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The United States: Where Men are Men and Women are Girls

I spent an unhealthy amount of my Peace Corps time in Tanzania fantasizing about that magical land, the U.S., where all the roads are paved and the internet video streams at 360p and above.  Sure, I remembered that it was a sexist racist place, but it was a distant sort of remembrance, subordinate to my memories of cheese.  This is how I completely forgot that in the U.S. it is culturally acceptable to refer to and address adult women as girls, and now it really annoys me.  I’m just over having people, usually men, who may or may not even be older than me, calling me girl, or gal, or Turing-forbid, girlie.  I want to go to the gym and not have the other patrons say “hey girls” to my sister and me as their default greeting.  When I spend about two weeks fighting with a manager about proper wording in a contract (“the relationship can be terminated for any reason at any time” is NOT how contract language works, sir), and I win mostly by insisting in so many words that I am used to being treated in a courteous and professional manner, to have the manager refer to me from there on as a gal is just an insultingly unprofessional thing.  Back in my ill-spent church-going days, the preacher took to going out of his way to greet me as “hey, girl” after I’d gone to talk to him to protest his statement that women who wear the pants lose their femininity (which protest, for the record, accomplished nothing).  Way to add insult to the injury of my second class citizenship under the god-given authority of his penis there.

I’m an adult.  I have been educated and I have accomplished things. I am the equal of other adults legally, socially, professionally, and, I’d hope, grammatically.  What’s a woman have to do for some basic linguistic respect around here?

I’m part of the problem, because sometimes I do it too. The demographics I am part of tend to identify their female members as girls: geek girls, nerd girls, horse girls, aerial silks girls.  Further, it’s culturally natural to refer to a group of women as girls, while a group of men is, at its most informal, referred to as guys or dudes.  I have attended girls’ nights, when I have never heard of boys’ nights.  I’m trying to do better.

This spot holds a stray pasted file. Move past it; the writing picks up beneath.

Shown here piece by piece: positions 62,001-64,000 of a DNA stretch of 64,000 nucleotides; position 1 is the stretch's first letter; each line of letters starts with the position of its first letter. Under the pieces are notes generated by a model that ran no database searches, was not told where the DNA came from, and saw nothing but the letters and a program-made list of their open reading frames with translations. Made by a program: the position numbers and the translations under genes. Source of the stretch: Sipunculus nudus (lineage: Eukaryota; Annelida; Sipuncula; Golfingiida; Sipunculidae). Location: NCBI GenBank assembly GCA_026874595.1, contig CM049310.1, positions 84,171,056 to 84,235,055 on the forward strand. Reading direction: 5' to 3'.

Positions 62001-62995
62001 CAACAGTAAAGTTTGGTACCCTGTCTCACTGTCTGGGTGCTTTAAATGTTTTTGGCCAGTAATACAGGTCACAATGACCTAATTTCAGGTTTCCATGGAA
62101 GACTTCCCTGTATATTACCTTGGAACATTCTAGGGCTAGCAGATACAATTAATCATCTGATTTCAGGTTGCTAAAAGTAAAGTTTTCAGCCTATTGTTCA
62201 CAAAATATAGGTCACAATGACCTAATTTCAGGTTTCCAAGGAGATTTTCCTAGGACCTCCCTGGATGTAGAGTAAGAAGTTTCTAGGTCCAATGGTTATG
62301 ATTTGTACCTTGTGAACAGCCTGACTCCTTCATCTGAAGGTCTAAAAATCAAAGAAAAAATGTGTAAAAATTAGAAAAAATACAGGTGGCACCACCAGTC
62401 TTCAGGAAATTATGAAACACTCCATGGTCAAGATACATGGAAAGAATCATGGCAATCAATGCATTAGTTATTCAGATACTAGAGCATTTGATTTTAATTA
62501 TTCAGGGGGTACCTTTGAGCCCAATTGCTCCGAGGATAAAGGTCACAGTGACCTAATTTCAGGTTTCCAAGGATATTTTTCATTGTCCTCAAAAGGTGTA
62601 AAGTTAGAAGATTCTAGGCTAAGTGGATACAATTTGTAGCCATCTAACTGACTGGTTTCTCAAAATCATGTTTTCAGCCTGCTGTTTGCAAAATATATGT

Martin Luther King, Sr. rather famously told a police officer that he (King) was a man and should not be addressed as boy.  This was back in the day when white folk felt free to refer to African-Americans as boy and girl, but thanks to the brave people of the civil rights movement, this is no longer an acceptable thing.  Infantilizing language isn’t some harmless verbal tic, it’s a way of linguistically enforcing a status that is not quo to a point that the power differentials seems completely normal.  The privileged get to be referred to as adults; everyone else gets the status of children.  It is, as Kipling famously (and possibly sarcastically?  I’m not really sure with Kipling.  Maybe I just like the man’s writing so I try to justify it as sarcasm, I don’t know.) remarked, the white man’s burden to guide people who are half-devil and half-child.  That horrible person Christopher Columbus made much of the child-like qualities of the natives he encountered.  Though later, when it turned out the native Americans didn’t make good slaves, the ruling classes decided that really, Africans were much more childlike.  Infantilization is a great tool for rationalization when it comes to dehumanization.

It is ironic that I turn to the struggle against racism to draw parallels with sexism, when feminism as a movement has many problems with including people of color.  That, however, is an issue on which I am more qualified to listen than to speak.

Featured image from Wikigallery.

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Elizabeth

Elizabeth

Elizabeth is a professional belly dancer, a flaky computer scientist, and a returned Peace Corps volunteer. She lives in Georgia (the state of the U.S., not the country) but is nonetheless somehow not a combination of stereotypes from Gone with the Wind and Deliverance. Her personal blog is Coffeefied. Operafied. Fluffified. Beglittered.

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